Continuity can provide us with a handle to the past, a stable link with something, or someone, that came before.  But sometimes the meaning behind things can be lost.  Why ring bells from the church steeples?  People have clocks and watches now, and don’t need that kind of a reminder.  Why send snail mail cards when many people have email and phones?  Because they give us a sense of connection with the larger world outside of ourselves.  So, keep an eye out for those annual meteor showers, mark the birthdays on the calendar, listen for the bells.

In short, celebrate the continuing threads that tie us all together!

Visiting Local

Why is it that we don’t visit the sites that are almost in our own backyard?  I wonder how many Parisians have not made the time to tour Versailles?  Have lots of Berliners walked through the Brandenburg Gate?  How many New Yorkers have never been out to the Statue of Liberty?  Have people in Los Angeles gone up the hill to enjoy the view from the Griffith Observatory?  Do San Antonians know how to find their way to the Alamo?

I’m just as guilty as the next person, to be honest.  But when we visit others, we discover it’s not an unusual phenomenon to wait until someone comes from a distance to show them around–and get the benefit of seeing something for the first time themselves.  That’s how we got to the headwaters of the Mississippi River, where we walked across the river, barefoot.  Flowing out of Lake Itasca in northern Minnesota, it was a mere stream, probably 8 to 10 feet across, and only shin-deep.  Without a visit to friends close to the lake, we probably would not have traveled the nine hours to get there.  A rare treat.

So, when a friend came recently for a week’s visit, we took special care to show her some of the attractions close by.  Yes, we could have done Chicago, or even Milwaukee, but she’s seen those places pretty thoroughly already.  When I really put my mind to it, I discovered plenty of interesting places within an hour or so of home.  I roped a local friend into exploring a few with me beforehand.  She frequently says to me, “So, when’s the next Adventure?”  Always a willing companion, when my spouse is busy or prefers other activities.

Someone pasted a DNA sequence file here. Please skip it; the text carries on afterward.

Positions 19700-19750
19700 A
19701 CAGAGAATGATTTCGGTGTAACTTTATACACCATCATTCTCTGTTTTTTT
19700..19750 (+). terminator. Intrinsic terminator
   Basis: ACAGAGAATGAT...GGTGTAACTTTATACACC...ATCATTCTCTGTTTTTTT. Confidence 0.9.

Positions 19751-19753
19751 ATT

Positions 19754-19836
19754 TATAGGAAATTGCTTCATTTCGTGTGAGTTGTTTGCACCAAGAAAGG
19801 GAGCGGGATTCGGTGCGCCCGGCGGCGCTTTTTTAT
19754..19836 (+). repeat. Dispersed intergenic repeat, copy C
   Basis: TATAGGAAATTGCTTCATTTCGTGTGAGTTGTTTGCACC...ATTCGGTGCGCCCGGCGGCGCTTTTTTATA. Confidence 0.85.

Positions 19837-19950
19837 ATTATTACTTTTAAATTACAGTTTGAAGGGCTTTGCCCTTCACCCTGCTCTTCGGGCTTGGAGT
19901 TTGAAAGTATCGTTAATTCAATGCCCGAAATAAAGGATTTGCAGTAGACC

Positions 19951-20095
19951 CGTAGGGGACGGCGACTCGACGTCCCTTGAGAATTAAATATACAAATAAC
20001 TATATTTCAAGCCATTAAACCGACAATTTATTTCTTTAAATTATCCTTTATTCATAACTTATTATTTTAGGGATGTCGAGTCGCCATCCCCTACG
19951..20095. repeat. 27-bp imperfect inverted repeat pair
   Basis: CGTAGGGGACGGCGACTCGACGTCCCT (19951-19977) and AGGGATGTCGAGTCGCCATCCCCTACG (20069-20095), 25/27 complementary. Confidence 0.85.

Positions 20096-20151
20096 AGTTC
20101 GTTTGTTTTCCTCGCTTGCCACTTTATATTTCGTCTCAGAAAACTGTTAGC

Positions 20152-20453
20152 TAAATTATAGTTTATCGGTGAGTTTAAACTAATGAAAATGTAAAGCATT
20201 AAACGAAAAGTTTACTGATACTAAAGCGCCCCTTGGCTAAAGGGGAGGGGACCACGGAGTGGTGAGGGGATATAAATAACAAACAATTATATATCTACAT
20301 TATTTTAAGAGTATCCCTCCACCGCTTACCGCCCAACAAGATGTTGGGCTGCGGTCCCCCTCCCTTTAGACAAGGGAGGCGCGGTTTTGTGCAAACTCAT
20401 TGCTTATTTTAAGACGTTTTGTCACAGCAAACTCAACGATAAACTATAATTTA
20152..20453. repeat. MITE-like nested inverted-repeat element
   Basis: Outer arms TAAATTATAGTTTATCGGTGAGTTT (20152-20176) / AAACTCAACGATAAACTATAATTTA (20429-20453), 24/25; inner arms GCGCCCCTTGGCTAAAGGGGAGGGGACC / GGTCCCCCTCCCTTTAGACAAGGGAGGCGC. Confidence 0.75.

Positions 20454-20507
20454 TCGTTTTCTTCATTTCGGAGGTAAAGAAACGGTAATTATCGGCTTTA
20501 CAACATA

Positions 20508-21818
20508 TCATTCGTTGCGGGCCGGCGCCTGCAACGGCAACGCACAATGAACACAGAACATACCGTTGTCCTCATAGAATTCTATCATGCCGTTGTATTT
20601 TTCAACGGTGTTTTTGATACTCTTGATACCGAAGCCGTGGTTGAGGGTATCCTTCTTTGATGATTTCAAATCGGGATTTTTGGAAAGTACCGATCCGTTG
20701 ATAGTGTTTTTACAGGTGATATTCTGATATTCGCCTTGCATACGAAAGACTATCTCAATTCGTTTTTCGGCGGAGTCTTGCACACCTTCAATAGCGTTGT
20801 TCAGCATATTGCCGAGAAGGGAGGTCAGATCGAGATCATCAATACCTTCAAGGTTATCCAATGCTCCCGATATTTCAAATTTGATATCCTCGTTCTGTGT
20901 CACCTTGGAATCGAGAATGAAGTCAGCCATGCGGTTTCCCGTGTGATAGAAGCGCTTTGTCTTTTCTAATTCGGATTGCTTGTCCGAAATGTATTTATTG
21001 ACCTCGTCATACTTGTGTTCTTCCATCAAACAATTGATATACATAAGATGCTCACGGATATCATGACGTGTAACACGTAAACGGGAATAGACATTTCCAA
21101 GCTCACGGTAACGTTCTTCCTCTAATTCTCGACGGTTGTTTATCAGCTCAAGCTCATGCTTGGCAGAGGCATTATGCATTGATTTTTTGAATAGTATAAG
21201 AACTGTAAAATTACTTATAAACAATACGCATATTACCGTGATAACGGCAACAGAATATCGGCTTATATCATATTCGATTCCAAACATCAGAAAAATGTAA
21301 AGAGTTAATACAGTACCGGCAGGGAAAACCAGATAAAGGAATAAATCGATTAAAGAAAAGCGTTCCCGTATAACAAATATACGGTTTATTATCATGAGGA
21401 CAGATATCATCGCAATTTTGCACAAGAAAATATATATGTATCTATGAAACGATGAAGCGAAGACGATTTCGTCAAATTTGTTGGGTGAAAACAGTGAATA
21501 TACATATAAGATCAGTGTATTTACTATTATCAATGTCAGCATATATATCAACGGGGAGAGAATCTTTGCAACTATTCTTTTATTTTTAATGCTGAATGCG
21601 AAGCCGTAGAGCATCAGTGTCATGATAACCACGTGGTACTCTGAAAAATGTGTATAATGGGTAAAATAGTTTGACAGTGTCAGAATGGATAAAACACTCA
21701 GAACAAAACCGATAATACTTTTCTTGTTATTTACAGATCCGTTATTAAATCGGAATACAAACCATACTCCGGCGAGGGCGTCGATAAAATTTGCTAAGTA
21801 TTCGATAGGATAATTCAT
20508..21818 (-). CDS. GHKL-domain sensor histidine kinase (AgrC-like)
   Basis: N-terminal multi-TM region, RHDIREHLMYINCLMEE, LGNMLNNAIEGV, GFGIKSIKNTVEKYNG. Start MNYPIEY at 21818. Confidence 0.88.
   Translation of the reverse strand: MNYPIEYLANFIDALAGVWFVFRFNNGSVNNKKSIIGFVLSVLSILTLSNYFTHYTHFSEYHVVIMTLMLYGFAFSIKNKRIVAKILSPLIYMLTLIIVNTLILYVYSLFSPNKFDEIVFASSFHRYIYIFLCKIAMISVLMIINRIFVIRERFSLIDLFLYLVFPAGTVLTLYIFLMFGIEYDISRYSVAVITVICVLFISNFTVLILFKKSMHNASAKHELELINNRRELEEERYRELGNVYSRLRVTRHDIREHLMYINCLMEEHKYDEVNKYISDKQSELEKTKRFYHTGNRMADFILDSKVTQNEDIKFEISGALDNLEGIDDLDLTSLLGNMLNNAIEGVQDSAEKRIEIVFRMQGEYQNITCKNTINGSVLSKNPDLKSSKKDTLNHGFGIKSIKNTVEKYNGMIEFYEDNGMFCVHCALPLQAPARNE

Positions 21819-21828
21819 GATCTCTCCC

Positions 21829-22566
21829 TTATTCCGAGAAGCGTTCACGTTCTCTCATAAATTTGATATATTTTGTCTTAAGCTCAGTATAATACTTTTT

We did Olbrich Gardens ( in Madison, a gem of 7 acres maintained by a horde of volunteers and gardeners.  Very walkable, plus, a tram to give a comfortable overview.  Milton House, in Milton, was a confirmed stop on the Underground Railroad, and we got to walk through the tunnel (excavated taller so we didn’t have to crawl), and tour the hotel above it.  The art show and the 4-H deep fried cheese curds outside were an added bonus!  We traipsed around Old World Wisconsin in Eagle (, a collection of ethnic farmsteads and tiny villages collected and moved to a lovely locale.  It even boasted a female blacksmith while we were there.  Another tram made getting around easy.

I found out that California, which considers itself heavy on the dairy industry, can’t hold a candle to us, because we have cheese curds–both fresh & squeaky, and deep-fried–and they don’t.  But the real jewel in our crown, according to our guest, is Culver’s.  She perused the month’s offerings and found, for the week she was here, three–yes, count ‘em–three frozen custards to try!  In addition to those, we went for lunch, to make sure she could try the Butterburgers.  Pronounced delish!  Also, we have yellow beans, which she’d not had.  Well, okay, she is from Los Angeles…which I really don’t consider California at all.  It’s an entity unto itself.